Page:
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Peter Scarfe, Paul Hibbard; A Bayesian model of distance perception from ocular convergence. Journal of Vision 2017;17(10):159. doi: 10.1167/17.10.159.
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© ARVO (1962-2015); The Authors (2016-present)
When estimating distance from ocular convergence humans make systematic errors such that perceived distance is a progressive underestimate of true physical distance. Similarly, when estimating the shape of an object from binocular visual cues, object depth is progressively underestimated with increasing distance. Misestimates of distance are thought to be key to explaining this lack of shape constancy. Here we present a Bayesian model of distance perception from ocular convergence which predicts these biases given the assumption that the brain is trying to estimate the most likely distance to have produced the measured, noisy, ocular convergence signal. We show that there is a lawful relationship between the magnitude of noise in the ocular convergence signal and the magnitude of perceptual bias (more noise results in greater bias). Furthermore, using a database of laser scans of natural objects, we generate prior probabilities of distances in the environment and show how these priors are distorted by the process of distance estimation, such that the perceptual prior based on distance estimates is not necessarily equal to the objectively measured distance prior in the world. This has important implications for defining perceptual priors based on direct statistical measurements of the environment across multiple disciplines.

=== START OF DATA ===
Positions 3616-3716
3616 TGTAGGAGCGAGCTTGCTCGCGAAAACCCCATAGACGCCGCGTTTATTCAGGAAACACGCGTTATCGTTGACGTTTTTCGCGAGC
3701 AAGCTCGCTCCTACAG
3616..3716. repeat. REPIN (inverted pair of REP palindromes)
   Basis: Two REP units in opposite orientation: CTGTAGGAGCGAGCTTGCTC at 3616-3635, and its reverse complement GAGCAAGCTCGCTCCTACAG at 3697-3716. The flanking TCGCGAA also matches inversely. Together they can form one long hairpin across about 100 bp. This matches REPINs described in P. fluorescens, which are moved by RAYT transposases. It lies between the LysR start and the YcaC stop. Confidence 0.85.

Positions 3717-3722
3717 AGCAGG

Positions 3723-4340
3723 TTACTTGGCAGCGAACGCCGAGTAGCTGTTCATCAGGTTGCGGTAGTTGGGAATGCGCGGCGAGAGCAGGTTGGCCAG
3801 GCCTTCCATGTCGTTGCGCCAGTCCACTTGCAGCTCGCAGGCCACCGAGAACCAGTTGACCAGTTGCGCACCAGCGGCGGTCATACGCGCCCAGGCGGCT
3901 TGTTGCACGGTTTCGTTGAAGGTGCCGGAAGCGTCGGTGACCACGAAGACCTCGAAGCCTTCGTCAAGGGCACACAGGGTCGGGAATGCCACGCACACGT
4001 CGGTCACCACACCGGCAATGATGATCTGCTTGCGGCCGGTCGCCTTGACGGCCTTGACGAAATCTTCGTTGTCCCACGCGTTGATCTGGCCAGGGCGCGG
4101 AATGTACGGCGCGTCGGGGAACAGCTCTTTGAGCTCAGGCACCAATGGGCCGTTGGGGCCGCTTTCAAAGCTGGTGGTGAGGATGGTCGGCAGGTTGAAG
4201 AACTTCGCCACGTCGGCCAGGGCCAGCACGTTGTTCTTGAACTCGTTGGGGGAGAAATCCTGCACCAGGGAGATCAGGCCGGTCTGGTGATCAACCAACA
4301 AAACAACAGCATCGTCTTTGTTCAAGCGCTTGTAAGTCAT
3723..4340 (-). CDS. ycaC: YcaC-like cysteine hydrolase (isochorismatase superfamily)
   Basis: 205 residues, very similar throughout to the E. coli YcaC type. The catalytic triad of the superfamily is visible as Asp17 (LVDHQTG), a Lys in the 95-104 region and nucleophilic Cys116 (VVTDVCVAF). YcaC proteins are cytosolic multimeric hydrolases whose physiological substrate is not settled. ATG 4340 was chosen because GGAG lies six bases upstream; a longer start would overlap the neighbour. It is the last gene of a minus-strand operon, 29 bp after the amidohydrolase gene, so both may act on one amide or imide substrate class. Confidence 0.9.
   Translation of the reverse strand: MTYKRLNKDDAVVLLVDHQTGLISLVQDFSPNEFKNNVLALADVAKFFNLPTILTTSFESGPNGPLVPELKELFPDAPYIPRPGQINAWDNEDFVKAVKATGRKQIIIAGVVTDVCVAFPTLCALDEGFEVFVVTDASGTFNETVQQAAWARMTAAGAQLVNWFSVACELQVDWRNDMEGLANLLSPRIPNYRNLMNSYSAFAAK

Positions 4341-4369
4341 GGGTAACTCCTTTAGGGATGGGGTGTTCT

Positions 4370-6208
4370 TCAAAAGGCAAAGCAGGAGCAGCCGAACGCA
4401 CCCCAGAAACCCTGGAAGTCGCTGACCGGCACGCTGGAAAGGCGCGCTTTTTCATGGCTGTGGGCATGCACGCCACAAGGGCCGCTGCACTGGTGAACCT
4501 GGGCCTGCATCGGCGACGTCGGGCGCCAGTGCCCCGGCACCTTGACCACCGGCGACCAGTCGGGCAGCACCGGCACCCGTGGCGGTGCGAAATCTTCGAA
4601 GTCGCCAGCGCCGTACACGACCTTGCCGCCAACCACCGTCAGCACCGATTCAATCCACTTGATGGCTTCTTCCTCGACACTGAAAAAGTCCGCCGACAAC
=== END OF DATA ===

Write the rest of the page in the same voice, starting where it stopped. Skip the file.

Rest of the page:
Meeting abstract presented at VSS 2017
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